Caught Between Two Worlds–Meet Willa Obenchain from Burning Sky by Lori Benton

burning skyReview of Burning Sky by Lori Benton

I am the place where two rivers meet, stilted with upheaval and loss“.  So begins the narrative of Willa Obenchain–also known as Burning Sky–with these words spoken to herself as she is on her way to her first home.  Taken from that home when she was 14 by Mohawk Indians, she learned to live contentedly among them until war and disease forced her to return. Yet she is not sure what she has to return to–after 12 years the Revolutionary war has changed everything and her parents may not even be alive.  Surprisingly, Willa does not return alone–for she encounters a wounded man and his dog along the way.  She drags him to her parents cabin, which turns out to be deserted, and nurses his wounds.  She soon discovers that her neighbors are hostile, and that she may not even be permitted to stay–for they suspect her parents of having been Tories, and they plan to auction off their land.  Still she is determined to survive, to plant a crop and keep the only thing that is left to her.  Yet her neighbors will not let her forget her tainted past, nor will her Mohawk brother, Joseph Tames-His-Horse.  And then there is the matter of the man she rescued, the Scotsman Neil MacGregor, who wants to lead her in a different direction.  Above all, she must learn to trust the Almighty to direct her to the right path.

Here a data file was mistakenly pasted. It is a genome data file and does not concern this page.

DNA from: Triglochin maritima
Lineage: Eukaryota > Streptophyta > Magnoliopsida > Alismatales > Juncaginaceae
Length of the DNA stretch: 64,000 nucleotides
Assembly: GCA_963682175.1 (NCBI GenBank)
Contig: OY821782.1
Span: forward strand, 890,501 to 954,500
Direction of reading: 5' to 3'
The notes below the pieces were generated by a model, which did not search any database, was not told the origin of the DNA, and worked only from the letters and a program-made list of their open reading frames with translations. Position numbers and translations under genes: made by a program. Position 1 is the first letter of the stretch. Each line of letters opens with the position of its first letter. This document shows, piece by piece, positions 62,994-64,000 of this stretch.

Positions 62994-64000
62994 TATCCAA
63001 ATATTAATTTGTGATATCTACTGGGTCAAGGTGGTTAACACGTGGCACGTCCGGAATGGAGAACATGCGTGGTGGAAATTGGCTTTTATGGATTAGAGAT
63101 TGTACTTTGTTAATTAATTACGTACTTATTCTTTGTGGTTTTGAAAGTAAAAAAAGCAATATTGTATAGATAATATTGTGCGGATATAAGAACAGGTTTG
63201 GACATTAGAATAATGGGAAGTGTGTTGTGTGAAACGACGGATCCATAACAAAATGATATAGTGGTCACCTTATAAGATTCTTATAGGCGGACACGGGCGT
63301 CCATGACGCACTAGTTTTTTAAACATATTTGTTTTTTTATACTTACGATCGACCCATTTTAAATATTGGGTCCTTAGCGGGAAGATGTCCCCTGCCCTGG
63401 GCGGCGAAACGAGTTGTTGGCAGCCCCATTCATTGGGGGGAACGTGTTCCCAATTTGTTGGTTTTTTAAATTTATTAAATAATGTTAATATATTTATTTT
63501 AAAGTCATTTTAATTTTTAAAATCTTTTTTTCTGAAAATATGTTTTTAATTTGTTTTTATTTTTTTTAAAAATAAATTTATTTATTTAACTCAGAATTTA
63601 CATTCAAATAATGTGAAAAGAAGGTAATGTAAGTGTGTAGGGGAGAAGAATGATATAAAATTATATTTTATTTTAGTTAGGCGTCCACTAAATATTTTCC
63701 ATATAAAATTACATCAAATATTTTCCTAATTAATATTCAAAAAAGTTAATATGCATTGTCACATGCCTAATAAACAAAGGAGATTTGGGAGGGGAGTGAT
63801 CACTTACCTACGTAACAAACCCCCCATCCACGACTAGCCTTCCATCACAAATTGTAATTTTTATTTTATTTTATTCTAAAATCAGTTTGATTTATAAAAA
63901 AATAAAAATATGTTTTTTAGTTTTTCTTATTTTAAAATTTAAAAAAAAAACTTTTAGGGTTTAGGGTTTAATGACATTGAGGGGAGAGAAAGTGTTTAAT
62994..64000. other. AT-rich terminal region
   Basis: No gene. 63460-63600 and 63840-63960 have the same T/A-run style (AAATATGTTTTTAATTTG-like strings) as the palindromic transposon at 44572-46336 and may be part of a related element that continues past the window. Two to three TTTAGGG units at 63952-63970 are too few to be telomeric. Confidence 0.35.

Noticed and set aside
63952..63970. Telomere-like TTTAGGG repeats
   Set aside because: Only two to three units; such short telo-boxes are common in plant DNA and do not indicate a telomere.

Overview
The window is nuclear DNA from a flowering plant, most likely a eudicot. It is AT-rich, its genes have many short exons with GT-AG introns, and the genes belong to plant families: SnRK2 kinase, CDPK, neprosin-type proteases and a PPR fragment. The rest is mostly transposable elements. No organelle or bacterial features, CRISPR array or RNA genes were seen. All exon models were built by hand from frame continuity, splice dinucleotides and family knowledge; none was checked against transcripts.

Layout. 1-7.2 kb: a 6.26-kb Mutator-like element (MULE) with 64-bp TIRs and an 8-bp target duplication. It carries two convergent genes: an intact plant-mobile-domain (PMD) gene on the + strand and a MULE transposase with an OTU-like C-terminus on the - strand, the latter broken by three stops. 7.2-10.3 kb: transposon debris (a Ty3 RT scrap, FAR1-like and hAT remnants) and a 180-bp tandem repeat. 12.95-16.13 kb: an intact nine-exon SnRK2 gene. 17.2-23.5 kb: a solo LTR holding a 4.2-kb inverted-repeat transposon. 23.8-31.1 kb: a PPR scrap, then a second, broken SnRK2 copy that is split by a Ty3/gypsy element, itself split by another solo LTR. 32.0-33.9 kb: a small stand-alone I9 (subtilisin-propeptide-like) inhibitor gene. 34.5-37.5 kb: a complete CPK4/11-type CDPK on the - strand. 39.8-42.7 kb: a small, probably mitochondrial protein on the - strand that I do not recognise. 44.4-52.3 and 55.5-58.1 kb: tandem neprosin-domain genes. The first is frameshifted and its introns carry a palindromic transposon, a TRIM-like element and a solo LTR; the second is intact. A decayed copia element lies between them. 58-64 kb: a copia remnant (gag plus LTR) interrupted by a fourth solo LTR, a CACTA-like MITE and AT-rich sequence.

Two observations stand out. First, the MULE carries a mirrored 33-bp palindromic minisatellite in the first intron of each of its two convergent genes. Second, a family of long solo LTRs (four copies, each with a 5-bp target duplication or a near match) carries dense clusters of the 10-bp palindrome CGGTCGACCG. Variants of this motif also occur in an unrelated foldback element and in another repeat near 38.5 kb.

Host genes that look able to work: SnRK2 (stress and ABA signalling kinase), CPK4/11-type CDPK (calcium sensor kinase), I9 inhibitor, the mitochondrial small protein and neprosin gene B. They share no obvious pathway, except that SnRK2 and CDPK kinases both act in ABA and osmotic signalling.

Lori Benton is a new author (this is her first book published by Waterbrook Press, a Christian publisher) and I am so glad I picked up the advance reading copy of this book!  It was a delightful read and I was drawn in by Willa’s courage and the difficult choices she had to make. Her journey was a much one of the heart as it was one of survival, as she learned to overcome the emotional trauma she had endured and decide whether or not to risk opening up her heart to others again.  The tension of seeing which man would win her affections–Joseph Tames-His-Horse or Neil MacGregor–made me keep turning the pages, along with wondering how she was going to overcome the many obstacles that threatened her survival.   Neil MacGregor was also a quite intriguing character as he faced his own decisions about what course he would take–and often spoke to the Almighty with his Scottish burr in quite amusing and remarkable ways.
I would definitely suggest this book to lovers of thoughtful historical romances, especially if they enjoy stories which explore a person’s relationship with the Almighty along with their relationships with others and personal growth.  It also has some suggested questions for those that might want to use it for a book discussion group–for which I think it would work well.  I will look forward to more books from this author!

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